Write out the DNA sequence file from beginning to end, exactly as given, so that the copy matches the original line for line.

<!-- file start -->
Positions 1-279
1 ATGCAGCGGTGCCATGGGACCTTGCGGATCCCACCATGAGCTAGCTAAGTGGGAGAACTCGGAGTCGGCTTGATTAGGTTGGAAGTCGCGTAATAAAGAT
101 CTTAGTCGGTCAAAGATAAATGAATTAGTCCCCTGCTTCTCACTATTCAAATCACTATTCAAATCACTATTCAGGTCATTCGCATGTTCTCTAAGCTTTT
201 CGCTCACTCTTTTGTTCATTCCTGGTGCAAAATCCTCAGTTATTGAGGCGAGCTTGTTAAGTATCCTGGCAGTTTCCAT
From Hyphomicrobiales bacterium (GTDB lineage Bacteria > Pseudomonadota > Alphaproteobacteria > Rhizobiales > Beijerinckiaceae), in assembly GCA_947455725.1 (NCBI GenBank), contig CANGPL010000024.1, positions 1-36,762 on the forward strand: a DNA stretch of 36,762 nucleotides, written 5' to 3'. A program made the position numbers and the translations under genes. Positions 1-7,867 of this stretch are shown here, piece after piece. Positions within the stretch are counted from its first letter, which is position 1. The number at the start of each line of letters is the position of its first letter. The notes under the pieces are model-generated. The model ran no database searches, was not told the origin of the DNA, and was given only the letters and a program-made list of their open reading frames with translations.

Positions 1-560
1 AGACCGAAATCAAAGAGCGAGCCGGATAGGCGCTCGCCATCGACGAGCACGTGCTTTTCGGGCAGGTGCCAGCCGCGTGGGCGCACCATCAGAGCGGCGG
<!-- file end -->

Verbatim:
Positions 1-279
1 ATGCAGCGGTGCCATGGGACCTTGCGGATCCCACCATGAGCTAGCTAAGTGGGAGAACTCGGAGTCGGCTTGATTAGGTTGGAAGTCGCGTAATAAAGAT
101 CTTAGTCGGTCAAAGATAAATGAATTAGTCCCCTGCTTCTCACTATTCAAATCACTATTCAAATCACTATTCAGGTCATTCGCATGTTCTCTAAGCTTTT
201 CGCTCACTCTTTTGTTCATTCCTGGTGCAAAATCCTCAGTTATTGAGGCGAGCTTGTTAAGTATCCTGGCAGTTTCCAT
From Hyphomicrobiales bacterium (GTDB lineage Bacteria > Pseudomonadota > Alphaproteobacteria > Rhizobiales > Beijerinckiaceae), in assembly GCA_947455725.1 (NCBI GenBank), contig CANGPL010000024.1, positions 1-36,762 on the forward strand: a DNA stretch of 36,762 nucleotides, written 5' to 3'. A program made the position numbers and the translations under genes. Positions 1-7,867 of this stretch are shown here, piece after piece. Positions within the stretch are counted from its first letter, which is position 1. The number at the start of each line of letters is the position of its first letter. The notes under the pieces are model-generated. The model ran no database searches, was not told the origin of the DNA, and was given only the letters and a program-made list of their open reading frames with translations.

Positions 1-560
1 AGACCGAAATCAAAGAGCGAGCCGGATAGGCGCTCGCCATCGACGAGCACGTGCTTTTCGGGCAGGTGCCAGCCGCGTGGGCGCACCATCAGAGCGGCGG